One of the academics in Australia, Richard Eckersley, talks about a survey done in 2005, and he said that Australians were basically asked to choose between two positive scenarios to the future, and which one they expected to happen and which one they preferred to happen. Now the first one was focus on individual wealth, economic growth and efficiency and enjoying the good life for those who could get it. The other one was based on community, family, equality, and environmental sustainability. And people basically came back and 73% said they expected the former to be future scenario, but actually, 93% said they preferred the latter. And that's what's been wrong with this election campaign. The Rudd and Abbott debate, their party machines, most of the media, have confined the debate at the election to that one scenario of individual wealth, economic growth and efficiency and enjoying the good life for a few and they have left aside that whole world that is different and that's where the Greens have come in. So actually what's interesting about this election is not what has been debated, it is what has actually been left out of the debates. Family, environment, community - that's what people wanted to talk about but it hasn't been there except for the Greens. We have been standing up for what matters, we've been saying what does matter is caring for people and caring for the environment. And that should be at the heart of government. And it's not that there isn't strong leadership in this country for that scenario. Yes, there is, and it's with the Greens. It's not that there isn't a different world view. It's not that there isn't certainty about that kind of vision. It's that it simply has to be found with the Greens. You won't get it from the old parties.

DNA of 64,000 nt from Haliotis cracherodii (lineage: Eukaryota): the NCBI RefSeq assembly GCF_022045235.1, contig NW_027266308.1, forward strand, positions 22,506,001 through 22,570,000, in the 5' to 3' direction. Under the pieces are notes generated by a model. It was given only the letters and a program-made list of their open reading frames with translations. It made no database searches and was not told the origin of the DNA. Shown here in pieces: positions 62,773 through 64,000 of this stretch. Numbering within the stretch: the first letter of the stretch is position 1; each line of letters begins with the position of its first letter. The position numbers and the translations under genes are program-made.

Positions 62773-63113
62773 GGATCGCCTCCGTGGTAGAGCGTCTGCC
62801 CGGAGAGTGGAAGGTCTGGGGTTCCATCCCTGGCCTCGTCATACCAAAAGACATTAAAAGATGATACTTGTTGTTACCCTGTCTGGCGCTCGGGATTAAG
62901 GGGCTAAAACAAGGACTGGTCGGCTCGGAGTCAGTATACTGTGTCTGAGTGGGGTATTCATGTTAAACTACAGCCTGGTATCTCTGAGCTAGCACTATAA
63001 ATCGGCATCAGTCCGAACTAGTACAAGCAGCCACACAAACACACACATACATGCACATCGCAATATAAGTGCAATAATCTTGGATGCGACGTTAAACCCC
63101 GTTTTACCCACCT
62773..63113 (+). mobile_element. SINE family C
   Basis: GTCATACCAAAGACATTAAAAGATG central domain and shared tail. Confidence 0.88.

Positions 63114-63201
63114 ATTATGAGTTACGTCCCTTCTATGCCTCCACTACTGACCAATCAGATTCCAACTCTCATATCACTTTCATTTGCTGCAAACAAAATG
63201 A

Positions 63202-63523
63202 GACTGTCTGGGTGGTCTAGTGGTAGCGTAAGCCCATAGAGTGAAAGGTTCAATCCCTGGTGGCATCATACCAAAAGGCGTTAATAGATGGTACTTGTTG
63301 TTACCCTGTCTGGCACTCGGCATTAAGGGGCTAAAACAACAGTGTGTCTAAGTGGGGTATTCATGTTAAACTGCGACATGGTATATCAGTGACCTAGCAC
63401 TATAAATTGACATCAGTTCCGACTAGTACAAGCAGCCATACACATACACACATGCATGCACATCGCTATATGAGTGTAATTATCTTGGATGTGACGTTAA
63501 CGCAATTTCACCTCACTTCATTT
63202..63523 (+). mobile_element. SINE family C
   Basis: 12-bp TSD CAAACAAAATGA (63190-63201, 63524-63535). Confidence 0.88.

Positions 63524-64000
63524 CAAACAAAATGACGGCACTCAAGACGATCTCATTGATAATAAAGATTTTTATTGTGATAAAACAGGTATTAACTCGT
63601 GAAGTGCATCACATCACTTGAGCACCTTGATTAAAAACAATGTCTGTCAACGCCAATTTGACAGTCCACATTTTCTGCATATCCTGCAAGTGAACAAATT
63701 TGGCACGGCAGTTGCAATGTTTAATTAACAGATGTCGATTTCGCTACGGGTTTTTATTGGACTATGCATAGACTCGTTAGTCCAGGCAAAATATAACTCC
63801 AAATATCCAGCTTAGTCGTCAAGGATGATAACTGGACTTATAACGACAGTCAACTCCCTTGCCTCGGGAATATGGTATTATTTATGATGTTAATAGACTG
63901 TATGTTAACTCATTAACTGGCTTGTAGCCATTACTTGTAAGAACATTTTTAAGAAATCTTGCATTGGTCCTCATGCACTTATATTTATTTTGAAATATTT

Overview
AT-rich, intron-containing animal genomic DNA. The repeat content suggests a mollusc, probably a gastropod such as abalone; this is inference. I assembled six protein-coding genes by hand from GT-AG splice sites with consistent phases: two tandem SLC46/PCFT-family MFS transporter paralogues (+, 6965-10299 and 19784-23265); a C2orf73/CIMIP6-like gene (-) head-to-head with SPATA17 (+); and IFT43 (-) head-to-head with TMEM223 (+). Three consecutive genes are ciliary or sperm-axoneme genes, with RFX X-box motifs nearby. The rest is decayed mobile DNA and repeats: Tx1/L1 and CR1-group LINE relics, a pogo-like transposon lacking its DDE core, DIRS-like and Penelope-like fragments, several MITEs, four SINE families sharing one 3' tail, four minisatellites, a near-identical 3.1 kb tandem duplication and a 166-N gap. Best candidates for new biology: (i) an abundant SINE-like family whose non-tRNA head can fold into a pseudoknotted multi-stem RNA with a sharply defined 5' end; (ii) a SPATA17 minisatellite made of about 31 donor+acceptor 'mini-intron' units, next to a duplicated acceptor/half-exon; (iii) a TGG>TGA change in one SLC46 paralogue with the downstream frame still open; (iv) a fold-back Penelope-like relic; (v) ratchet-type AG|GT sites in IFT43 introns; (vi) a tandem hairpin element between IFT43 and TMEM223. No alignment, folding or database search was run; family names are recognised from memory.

Now when you're talking about building a more caring society, when you're talking about lifting people out of poverty, you have to start with Newstart and Youth Allowance and support for single parents and the Greens have. We've said right through this election and well before it, we need to lift people out of poverty, we need to increase those by $50 a week with an extra supplement for single parents. We've also said we have to reduce the pressure on people's daily lives, that is, invest in public transport, for example. That's a critical way of improving the amenity of cities and take pressure off people, and I know my colleague Adam Bandt has been working very hard on Doncaster Rail in Melbourne, as one of those projects that would do that. But another issue in this world view the Greens are talking about which people raise with me all the time is housing affordability. Homelessness. How can students afford somewhere to live? What about women who've ended up without superannuation, and in middle age, forced into homelessness and shelters? These are real issues people want to talk about and they haven't been there in the election campaign, but the Greens have put them on the agenda and we've said we want to build 200,000 new homes in the next decade to look at that issue of homelessness and affordability. We've talked about access to fresh food, local, seasonal, looking at also out-of-pocket expenses for health care and dental care. We've wanted to put $660 million into Medicare and also $4.9 billion into Denticare because this is actually about significant social change. We've also gone for the universities and the TAFEs and said we want $5 billion to go into those. We want to reverse the cuts and we want to increase funding. Because if you're serious about education, it has to be from early childhood right through school, into university and TAFE and lifelong learning. That is what is required for this century and anyone who doesn't understand that isn't actually taking on the future in a realistic way. But we've also said you need access to child care and aged care and that's why we've said we wanted to put an extra $2 billion into child care, because it's not just access it's actually having the facilities in the area that you live with the capacity to look after children from babies through to the older demographic.